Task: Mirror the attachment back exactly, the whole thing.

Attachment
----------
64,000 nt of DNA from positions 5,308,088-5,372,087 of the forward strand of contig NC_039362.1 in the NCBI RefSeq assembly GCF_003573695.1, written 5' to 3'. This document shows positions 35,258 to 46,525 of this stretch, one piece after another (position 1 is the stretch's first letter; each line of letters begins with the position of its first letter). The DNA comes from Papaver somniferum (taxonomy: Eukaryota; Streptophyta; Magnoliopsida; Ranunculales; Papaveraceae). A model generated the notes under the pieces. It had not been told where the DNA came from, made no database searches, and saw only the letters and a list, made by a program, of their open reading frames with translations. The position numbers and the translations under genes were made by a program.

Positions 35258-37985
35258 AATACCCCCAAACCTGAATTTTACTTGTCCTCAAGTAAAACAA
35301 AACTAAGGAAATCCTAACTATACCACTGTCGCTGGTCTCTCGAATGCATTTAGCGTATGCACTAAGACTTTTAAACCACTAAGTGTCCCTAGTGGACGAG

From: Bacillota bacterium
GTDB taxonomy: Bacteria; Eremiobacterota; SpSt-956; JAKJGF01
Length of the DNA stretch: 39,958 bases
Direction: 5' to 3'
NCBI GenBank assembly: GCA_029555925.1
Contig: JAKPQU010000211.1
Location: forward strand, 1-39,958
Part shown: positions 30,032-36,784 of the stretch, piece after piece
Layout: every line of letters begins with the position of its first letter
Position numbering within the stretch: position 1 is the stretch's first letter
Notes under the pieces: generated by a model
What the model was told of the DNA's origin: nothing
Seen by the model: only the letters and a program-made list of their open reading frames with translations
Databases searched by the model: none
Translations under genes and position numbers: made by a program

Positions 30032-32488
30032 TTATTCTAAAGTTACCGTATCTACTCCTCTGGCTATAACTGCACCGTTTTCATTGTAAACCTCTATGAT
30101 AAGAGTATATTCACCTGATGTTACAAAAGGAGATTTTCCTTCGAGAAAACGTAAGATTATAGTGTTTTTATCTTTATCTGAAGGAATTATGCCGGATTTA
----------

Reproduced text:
64,000 nt of DNA from positions 5,308,088-5,372,087 of the forward strand of contig NC_039362.1 in the NCBI RefSeq assembly GCF_003573695.1, written 5' to 3'. This document shows positions 35,258 to 46,525 of this stretch, one piece after another (position 1 is the stretch's first letter; each line of letters begins with the position of its first letter). The DNA comes from Papaver somniferum (taxonomy: Eukaryota; Streptophyta; Magnoliopsida; Ranunculales; Papaveraceae). A model generated the notes under the pieces. It had not been told where the DNA came from, made no database searches, and saw only the letters and a list, made by a program, of their open reading frames with translations. The position numbers and the translations under genes were made by a program.

Positions 35258-37985
35258 AATACCCCCAAACCTGAATTTTACTTGTCCTCAAGTAAAACAA
35301 AACTAAGGAAATCCTAACTATACCACTGTCGCTGGTCTCTCGAATGCATTTAGCGTATGCACTAAGACTTTTAAACCACTAAGTGTCCCTAGTGGACGAG

From: Bacillota bacterium
GTDB taxonomy: Bacteria; Eremiobacterota; SpSt-956; JAKJGF01
Length of the DNA stretch: 39,958 bases
Direction: 5' to 3'
NCBI GenBank assembly: GCA_029555925.1
Contig: JAKPQU010000211.1
Location: forward strand, 1-39,958
Part shown: positions 30,032-36,784 of the stretch, piece after piece
Layout: every line of letters begins with the position of its first letter
Position numbering within the stretch: position 1 is the stretch's first letter
Notes under the pieces: generated by a model
What the model was told of the DNA's origin: nothing
Seen by the model: only the letters and a program-made list of their open reading frames with translations
Databases searched by the model: none
Translations under genes and position numbers: made by a program

Positions 30032-32488
30032 TTATTCTAAAGTTACCGTATCTACTCCTCTGGCTATAACTGCACCGTTTTCATTGTAAACCTCTATGAT
30101 AAGAGTATATTCACCTGATGTTACAAAAGGAGATTTTCCTTCGAGAAAACGTAAGATTATAGTGTTTTTATCTTTATCTGAAGGAATTATGCCGGATTTA